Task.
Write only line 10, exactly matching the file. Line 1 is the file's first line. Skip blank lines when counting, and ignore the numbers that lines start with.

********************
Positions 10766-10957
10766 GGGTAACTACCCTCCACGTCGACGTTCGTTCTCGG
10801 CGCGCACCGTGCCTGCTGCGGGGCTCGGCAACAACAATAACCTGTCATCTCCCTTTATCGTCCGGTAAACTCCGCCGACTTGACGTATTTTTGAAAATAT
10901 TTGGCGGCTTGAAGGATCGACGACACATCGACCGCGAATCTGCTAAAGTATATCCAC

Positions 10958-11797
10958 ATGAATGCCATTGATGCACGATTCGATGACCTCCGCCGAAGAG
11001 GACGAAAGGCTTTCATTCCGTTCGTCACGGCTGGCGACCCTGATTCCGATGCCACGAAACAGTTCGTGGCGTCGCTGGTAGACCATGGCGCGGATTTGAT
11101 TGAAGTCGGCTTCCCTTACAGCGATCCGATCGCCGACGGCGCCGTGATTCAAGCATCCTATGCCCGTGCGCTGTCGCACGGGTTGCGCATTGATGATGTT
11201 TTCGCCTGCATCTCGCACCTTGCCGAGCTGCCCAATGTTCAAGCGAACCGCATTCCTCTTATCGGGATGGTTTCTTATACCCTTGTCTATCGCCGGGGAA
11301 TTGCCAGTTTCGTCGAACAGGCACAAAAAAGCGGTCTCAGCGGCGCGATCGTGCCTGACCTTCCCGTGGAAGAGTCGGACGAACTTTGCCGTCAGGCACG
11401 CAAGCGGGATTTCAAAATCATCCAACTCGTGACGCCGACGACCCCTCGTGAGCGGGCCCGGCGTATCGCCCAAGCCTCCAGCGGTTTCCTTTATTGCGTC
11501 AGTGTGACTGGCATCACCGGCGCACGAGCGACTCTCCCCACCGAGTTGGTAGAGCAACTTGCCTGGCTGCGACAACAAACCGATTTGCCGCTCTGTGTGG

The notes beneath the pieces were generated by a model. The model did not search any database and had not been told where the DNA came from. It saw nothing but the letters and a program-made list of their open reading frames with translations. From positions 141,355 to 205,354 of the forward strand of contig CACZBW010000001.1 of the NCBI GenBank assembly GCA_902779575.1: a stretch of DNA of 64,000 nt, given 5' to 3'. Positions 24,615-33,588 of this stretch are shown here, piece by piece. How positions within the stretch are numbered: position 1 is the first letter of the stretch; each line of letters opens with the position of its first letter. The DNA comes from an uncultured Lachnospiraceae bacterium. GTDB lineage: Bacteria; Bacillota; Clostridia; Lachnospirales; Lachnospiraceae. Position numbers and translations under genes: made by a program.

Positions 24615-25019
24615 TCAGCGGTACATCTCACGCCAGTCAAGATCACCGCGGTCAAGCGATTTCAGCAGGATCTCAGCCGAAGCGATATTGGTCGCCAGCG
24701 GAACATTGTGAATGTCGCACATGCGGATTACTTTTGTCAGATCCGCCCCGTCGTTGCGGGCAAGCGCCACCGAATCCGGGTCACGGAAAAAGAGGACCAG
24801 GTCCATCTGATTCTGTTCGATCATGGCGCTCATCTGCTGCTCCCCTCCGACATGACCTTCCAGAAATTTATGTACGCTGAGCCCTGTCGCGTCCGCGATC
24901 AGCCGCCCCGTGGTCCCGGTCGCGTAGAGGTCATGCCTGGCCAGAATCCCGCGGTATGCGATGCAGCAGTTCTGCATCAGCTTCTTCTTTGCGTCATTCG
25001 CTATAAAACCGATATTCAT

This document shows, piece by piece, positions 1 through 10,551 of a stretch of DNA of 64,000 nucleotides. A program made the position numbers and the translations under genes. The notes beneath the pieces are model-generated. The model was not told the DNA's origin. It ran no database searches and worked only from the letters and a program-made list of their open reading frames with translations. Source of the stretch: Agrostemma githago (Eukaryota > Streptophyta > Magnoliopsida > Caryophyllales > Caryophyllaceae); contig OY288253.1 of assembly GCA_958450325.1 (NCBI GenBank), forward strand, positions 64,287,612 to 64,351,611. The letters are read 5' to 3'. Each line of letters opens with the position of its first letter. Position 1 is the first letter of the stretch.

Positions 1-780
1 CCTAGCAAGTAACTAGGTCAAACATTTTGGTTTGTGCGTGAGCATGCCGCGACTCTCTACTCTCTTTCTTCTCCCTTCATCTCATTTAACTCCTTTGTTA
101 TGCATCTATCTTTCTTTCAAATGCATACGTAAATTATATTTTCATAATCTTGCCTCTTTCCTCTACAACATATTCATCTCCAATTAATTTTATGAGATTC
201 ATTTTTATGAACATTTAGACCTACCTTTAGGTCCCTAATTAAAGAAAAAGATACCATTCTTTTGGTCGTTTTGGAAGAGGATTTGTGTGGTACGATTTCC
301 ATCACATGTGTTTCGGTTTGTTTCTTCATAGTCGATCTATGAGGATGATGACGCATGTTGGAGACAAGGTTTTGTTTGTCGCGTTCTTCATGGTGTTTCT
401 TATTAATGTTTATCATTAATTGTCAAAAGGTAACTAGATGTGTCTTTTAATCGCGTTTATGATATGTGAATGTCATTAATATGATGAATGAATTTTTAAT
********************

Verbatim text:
11301 TTGCCAGTTTCGTCGAACAGGCACAAAAAAGCGGTCTCAGCGGCGCGATCGTGCCTGACCTTCCCGTGGAAGAGTCGGACGAACTTTGCCGTCAGGCACG